“Fifty years from now it will not matter what kind of car you drove, what kind of house you lived in, how much you had in your bank account, or what your clothes looked like. But the world may be a little better because you were important in the life of a child. (Anonymous )
“For where your treasure is, there will your heart be also.” (Matthew 6:21)
Heroes come in many different shapes and sizes. A hero is a person of great courage and dignity, who is admired for his daring and risky achievements. Most importantly, a hero is someone we respect and, perhaps, try to emulate.
I can still remember watching a T.V. program called “The Greatest American Hero.” It was about an ordinary man who was given a special suit which gave him superpowers. Unfortunately, he lost the instruction manual and, while he tried his best to use the suit for the good, he could never figure out how to successfully utilize the special powers.
Where Have all the Heroes Gone?
Children always seem to be searching for the perfect person to pattern their lives after. In our world today, I’ve often wondered if “true” heroes still exist. Like the man who found the supersuit but lost the instructions, the hero, who once was in abundance, is now vanishing.
Like the disappearing hero, dads have become shadows in dark rooms, leaving before sunrise and returning after bedtime. Instead of encouraging fathers to give of themselves, our society promotes better education, increased salaries, and material possessions–the list goes on.
Where have the heroes gone? Fathers all across the country have paid a price and the adversary has won a tragic victory, which no church, school or therapy group can fully overcome. The “Absent Father” has emerged. For this reason, our children are now turning towards athletes, movie stars, and other children to pattern their lives after.
Time for a Revolution!
Now is the time for dad’s to once again become heroes. As fathers, we need to remember that one of the greatest gifts we can give our children is ourselves. Teaching them not only what we know, but letting them know who we are as well. Your family doesn’t expect a superhero–just you with all your smiles, affirmation, leadership and involvement. Reclaim that hero’s role before all your children have left is a memory of you.
The Mark of a “True” Hero
The best way to become a hero is to give of yourself. The life-style you model day in and day out is much more powerful than what you say. Children learn from observing what others do, more than from what they preach. This is precisely why Proverbs 6:20 states, “My son, observe the commandment of your father….”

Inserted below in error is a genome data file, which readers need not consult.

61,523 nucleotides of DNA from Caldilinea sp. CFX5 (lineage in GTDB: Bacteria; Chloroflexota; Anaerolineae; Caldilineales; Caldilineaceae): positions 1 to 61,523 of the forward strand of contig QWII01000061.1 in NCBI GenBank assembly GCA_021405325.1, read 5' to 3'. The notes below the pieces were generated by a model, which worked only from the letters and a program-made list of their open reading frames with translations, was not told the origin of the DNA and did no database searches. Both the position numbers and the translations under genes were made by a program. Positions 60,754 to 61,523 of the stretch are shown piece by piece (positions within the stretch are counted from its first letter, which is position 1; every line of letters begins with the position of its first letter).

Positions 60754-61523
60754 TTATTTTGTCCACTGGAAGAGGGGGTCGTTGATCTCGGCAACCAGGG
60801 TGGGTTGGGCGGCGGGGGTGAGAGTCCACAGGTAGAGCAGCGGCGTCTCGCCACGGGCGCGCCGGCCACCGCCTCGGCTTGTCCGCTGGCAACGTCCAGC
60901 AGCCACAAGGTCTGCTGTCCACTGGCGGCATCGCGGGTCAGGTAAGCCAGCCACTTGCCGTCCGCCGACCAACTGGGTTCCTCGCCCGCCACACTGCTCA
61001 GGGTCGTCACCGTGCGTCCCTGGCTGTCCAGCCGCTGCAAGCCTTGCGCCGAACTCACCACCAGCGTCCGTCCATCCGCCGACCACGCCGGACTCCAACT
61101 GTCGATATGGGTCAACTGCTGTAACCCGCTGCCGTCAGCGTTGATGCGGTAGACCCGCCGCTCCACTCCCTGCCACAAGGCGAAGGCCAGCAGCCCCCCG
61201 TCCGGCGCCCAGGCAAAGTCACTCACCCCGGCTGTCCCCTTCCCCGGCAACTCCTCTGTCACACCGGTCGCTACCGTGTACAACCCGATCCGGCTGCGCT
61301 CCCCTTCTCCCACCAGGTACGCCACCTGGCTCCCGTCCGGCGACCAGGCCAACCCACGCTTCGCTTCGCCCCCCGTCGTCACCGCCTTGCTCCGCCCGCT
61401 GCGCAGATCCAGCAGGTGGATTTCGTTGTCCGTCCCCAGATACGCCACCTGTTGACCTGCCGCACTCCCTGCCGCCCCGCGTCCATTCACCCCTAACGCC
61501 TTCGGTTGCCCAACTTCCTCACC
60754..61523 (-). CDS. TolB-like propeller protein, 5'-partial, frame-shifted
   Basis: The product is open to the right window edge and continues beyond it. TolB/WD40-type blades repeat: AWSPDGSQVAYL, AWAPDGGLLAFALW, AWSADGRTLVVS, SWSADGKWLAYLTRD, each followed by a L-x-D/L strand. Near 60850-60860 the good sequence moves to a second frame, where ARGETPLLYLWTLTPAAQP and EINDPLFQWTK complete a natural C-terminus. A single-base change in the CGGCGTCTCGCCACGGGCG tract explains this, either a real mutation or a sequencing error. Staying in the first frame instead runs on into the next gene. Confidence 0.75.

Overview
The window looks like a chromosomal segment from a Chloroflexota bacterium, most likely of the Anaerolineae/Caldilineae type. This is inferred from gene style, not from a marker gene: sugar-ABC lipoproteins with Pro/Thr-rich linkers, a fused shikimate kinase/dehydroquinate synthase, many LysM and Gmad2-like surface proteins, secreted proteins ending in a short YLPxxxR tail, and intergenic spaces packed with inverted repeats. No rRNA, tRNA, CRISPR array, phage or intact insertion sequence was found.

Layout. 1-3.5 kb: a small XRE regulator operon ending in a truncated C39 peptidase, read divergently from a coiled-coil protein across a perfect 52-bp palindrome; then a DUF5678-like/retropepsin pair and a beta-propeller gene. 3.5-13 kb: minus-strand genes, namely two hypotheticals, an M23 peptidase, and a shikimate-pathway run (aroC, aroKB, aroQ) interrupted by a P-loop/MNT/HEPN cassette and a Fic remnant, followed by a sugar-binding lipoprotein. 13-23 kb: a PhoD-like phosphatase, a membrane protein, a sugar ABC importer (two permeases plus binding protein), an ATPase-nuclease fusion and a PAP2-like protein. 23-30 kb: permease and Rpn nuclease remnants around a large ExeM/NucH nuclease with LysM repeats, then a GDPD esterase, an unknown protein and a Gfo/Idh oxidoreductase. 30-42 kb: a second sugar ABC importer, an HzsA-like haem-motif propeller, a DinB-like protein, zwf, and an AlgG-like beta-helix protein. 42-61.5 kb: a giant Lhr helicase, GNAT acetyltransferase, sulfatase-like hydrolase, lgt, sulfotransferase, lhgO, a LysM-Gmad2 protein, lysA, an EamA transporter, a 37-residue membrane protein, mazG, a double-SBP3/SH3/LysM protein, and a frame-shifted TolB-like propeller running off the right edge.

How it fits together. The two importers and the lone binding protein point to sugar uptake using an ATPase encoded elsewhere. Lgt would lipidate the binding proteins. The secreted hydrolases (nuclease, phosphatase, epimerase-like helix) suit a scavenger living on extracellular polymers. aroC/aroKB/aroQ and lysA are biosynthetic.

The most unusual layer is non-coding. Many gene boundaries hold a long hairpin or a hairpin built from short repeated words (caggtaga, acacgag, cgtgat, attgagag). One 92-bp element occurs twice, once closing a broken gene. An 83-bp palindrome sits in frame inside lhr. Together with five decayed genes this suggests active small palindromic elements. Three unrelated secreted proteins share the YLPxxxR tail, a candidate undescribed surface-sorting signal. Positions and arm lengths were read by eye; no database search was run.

Your children will learn from you. This is not something you can stop. They’ll pick up your good qualities as well as the negative ones. The result of those watching eyes is that children are like mirrors in that they reflect their parents’ life-style through their behavior. A wise man once said, “show me your children, and I’ll tell you what you are.” Are you proud of what other people see in your children? In what specific ways does your life reflect the characteristics and values you hope they’ll have some day?
One of the best illustrations of the importance of modeling comes from a saying printed on a refrigerator magnet entitled: “Children Learn What They Live.”
If a child lives with criticism, he learns to condemn. If a child lives with hostility, he learns to fight. If a child lives with shame, he learns to feel guilty. If a child lives with tolerance, he learns to be patient. If a child lives with ridicule, he learns to be shy. If a child lives with encouragement, he learns confidence. If a child lives with fairness, he learns justice.
If a child lives with security, he learns to have faith. If a child lives with approval, he learns to like himself. If a child lives with acceptance and friendship, he learns to find love in the world.
My Greatest American Hero
My Dad has always been very special to me. I’ve often wondered if he realizes just how much of an influence he’s made on my life because of his life-style. During moments when my Dad was unaware of my watching him, I saw a true man of God shine through.
Now that I am older, and my wife, Erin, and I have had our children, I have come to realize something very important. Unlike that man who lost the instructions to his supersuit, I have had the privilege of living with the “true” greatest American hero–my father. The prayer that I have for my daughter, Taylor, is that she has a father who models a true man of God–just like her grandfather. Thank you, Dad, for the wonderful gift of yourself. It will be remembered for a lifetime and generations to come.
In all that I’ll ever do, my father’s love will play a major part. There will always be a place for him deep in my heart. With each year that passes, I am even more grateful and proud just to call him, Dad.
On Father’s Day, give your children a special gift. Become that hero of great courage and dignity, who is admired and respected for “daring and risky achievements,” who shares his life with smiles, unconditional love, leadership and involvement.
“For I have chosen him, in order that he may command his children and his household after him to keep the way of the Lord by doing righteousness and justice….” (Genesis 18:19)
Sometimes God gives us the best of friends–the true heroes–right in our own families.
In dedication of two wonderful fathers, Patrick Michael Murphy and Gary Thomas Smalley